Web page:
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In my school text book there is a passage that says:

The presence of reactants in thermos flask or any other closed insulated vessel is an example of an isolated system.

Then a few passages of text later it says:

we take a system containing some quantity of water in a thermos flask or in an insulated beaker. This would not allow exchange of heat between the system and surrounding through its boundary and we call this type of system as adiabatic.

Does that mean all adiabatic systems can be called isolated systems and vice versa?

This got me confused. Please provide some clarity on this.

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    $\begingroup$ Isolated system has zero energy interchange. Adiabatic system has just zero thermal energy interchange. E.g. raising air adiabatically expands, doing work and cooling itself down. $\endgroup$
    – Poutnik
    Mar 5, 2021 at 16:59
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    $\begingroup$ If something is hot to the touch, then it is not adiabatic. If you can push it, then it is not isolated. $\endgroup$ Mar 5, 2021 at 17:02
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    $\begingroup$ An isolated system can exchange neither heat nor work with its surroundings. An sdiabatic system can exchange work but not heat. $\endgroup$ Mar 5, 2021 at 17:23
  • $\begingroup$ @IvanNeretin more specifically it would be, adiabatic if you don't feel heat but can push and isolated if you don't feel heat and can't push $\endgroup$ Nov 1, 2022 at 7:59

1 Answer 1

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There are three ways a system can interact with its surroundings:

  1. heat flow across the system boundary

  2. work flow across the system boundary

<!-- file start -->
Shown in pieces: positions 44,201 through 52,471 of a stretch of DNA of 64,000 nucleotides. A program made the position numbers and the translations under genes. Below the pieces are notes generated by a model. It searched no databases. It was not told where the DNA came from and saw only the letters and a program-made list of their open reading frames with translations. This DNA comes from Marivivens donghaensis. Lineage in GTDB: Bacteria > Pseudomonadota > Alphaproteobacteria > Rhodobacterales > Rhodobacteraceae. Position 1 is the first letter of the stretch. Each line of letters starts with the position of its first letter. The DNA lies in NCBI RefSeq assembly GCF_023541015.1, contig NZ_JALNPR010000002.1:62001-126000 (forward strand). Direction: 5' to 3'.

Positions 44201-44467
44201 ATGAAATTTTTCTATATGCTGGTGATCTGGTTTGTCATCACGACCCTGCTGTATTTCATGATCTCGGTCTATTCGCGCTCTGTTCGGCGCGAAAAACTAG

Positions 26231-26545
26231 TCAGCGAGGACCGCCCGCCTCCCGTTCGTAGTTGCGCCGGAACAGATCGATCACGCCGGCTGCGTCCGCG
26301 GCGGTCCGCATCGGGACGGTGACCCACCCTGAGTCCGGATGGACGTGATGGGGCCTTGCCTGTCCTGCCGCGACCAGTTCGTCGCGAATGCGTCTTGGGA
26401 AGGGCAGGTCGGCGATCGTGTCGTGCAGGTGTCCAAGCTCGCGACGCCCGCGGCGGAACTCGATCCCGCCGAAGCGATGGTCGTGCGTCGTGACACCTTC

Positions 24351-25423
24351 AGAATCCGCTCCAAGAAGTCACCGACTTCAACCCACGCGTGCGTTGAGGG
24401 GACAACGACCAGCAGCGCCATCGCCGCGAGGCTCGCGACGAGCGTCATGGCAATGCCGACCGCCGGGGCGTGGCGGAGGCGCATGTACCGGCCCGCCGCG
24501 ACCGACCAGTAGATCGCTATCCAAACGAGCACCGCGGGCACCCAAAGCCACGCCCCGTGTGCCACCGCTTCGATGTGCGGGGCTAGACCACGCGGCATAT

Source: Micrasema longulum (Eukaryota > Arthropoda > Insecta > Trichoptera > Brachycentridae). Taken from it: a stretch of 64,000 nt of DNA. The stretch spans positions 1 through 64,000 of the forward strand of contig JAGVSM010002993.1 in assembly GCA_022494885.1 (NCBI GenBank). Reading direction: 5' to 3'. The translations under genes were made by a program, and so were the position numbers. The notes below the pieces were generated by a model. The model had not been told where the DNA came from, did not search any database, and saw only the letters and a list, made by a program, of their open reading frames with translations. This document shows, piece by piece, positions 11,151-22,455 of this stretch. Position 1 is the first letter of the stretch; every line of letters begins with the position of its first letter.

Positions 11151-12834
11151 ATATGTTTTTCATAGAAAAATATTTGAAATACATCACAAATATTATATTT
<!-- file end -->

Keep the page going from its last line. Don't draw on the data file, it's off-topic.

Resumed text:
3. a flow of matter across the system boundary

An adiabatic system is one for which there is no heat flow into or out of the system.

A closed system is one for which there is no flow of matter into or out of the system.

An isolated system does not interact with its surroundings at all, so there is no heat flow into or out of the system, no work done on or by the system, and no flow of matter into or out of the system.

Thus all isolated systems are adiabatic, but not all adibatic systems are isolated. To put it another way, being adiabatic is a necessary but not sufficient condition for being isolated.

Also, your textbook is not quite correct in its language when it says: "This would not allow exchange of heat between the system and surrounding through its boundary and we call this type of system as adiabatic." [emphasis mine] If you're a high school student using a high school textbook, this imprecision is understandable (they don't want to overly burden you with subtleties), so don't worry about it.

But, if you are interested in exploring the topic more deeply, read on:

Heat is not something that is exchanged between the system and surroundings. Rather, it is thermal energy that is exchanged, and we call this exchange of thermal energy "heat".

More specifically: If systems actually contained "heat", then they could exchange heat with their surroundings. But they don't. Instead, what they contain (assuming $T > 0\,\mathrm{K}$) is thermal energy. It is this thermal energy that can (if the system is not adiabatic) be exchanged with its surroundings. And we call this exchange of thermal energy, which manifests itself only during a change in the system, and appears only at the system boundary, "heat". I.e., heat is not a property of the system. It is a property of the path through which a system undergoes change.

To give an analogy: Thermal energy is like cars, and heat is like traffic. Suppose cars are being moved from one parking lot to another along a connecting road. The flow of cars from one parking lot to another is called traffic. The parking lots don't themselves contain traffic, nor are they exchanging traffic; they're exchanging cars.

This distinction between system properties (like internal energy) and path properties (heat and work) will become increasingly important if and when you continue your studies in thermodynamics.

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